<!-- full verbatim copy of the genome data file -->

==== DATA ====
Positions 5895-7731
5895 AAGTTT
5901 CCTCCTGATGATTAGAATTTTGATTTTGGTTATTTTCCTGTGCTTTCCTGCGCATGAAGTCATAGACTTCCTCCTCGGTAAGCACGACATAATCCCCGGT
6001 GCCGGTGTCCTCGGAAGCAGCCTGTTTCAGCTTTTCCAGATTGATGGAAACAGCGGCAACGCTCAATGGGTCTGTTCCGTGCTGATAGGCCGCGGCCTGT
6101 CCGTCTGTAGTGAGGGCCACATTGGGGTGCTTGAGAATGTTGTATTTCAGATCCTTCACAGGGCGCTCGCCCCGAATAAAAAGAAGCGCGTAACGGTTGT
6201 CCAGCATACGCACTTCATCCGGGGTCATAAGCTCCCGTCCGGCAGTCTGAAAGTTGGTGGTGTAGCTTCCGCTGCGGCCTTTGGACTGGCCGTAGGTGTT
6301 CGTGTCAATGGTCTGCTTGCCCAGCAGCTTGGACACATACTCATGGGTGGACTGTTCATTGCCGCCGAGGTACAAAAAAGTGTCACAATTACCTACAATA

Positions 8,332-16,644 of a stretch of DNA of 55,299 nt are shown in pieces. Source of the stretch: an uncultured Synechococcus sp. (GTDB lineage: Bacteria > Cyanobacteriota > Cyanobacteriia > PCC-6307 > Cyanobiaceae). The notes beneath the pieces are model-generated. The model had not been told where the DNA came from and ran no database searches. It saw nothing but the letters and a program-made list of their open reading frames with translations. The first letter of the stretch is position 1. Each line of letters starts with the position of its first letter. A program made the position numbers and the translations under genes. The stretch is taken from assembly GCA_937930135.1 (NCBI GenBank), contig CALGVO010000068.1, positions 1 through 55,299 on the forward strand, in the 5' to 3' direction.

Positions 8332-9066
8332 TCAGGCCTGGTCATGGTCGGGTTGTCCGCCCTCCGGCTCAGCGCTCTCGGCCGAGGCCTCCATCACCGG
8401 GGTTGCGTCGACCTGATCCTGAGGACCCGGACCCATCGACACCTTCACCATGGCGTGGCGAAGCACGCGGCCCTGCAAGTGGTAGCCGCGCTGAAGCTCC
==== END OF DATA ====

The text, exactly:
Positions 5895-7731
5895 AAGTTT
5901 CCTCCTGATGATTAGAATTTTGATTTTGGTTATTTTCCTGTGCTTTCCTGCGCATGAAGTCATAGACTTCCTCCTCGGTAAGCACGACATAATCCCCGGT
6001 GCCGGTGTCCTCGGAAGCAGCCTGTTTCAGCTTTTCCAGATTGATGGAAACAGCGGCAACGCTCAATGGGTCTGTTCCGTGCTGATAGGCCGCGGCCTGT
6101 CCGTCTGTAGTGAGGGCCACATTGGGGTGCTTGAGAATGTTGTATTTCAGATCCTTCACAGGGCGCTCGCCCCGAATAAAAAGAAGCGCGTAACGGTTGT
6201 CCAGCATACGCACTTCATCCGGGGTCATAAGCTCCCGTCCGGCAGTCTGAAAGTTGGTGGTGTAGCTTCCGCTGCGGCCTTTGGACTGGCCGTAGGTGTT
6301 CGTGTCAATGGTCTGCTTGCCCAGCAGCTTGGACACATACTCATGGGTGGACTGTTCATTGCCGCCGAGGTACAAAAAAGTGTCACAATTACCTACAATA

Positions 8,332-16,644 of a stretch of DNA of 55,299 nt are shown in pieces. Source of the stretch: an uncultured Synechococcus sp. (GTDB lineage: Bacteria > Cyanobacteriota > Cyanobacteriia > PCC-6307 > Cyanobiaceae). The notes beneath the pieces are model-generated. The model had not been told where the DNA came from and ran no database searches. It saw nothing but the letters and a program-made list of their open reading frames with translations. The first letter of the stretch is position 1. Each line of letters starts with the position of its first letter. A program made the position numbers and the translations under genes. The stretch is taken from assembly GCA_937930135.1 (NCBI GenBank), contig CALGVO010000068.1, positions 1 through 55,299 on the forward strand, in the 5' to 3' direction.

Positions 8332-9066
8332 TCAGGCCTGGTCATGGTCGGGTTGTCCGCCCTCCGGCTCAGCGCTCTCGGCCGAGGCCTCCATCACCGG
8401 GGTTGCGTCGACCTGATCCTGAGGACCCGGACCCATCGACACCTTCACCATGGCGTGGCGAAGCACGCGGCCCTGCAAGTGGTAGCCGCGCTGAAGCTCC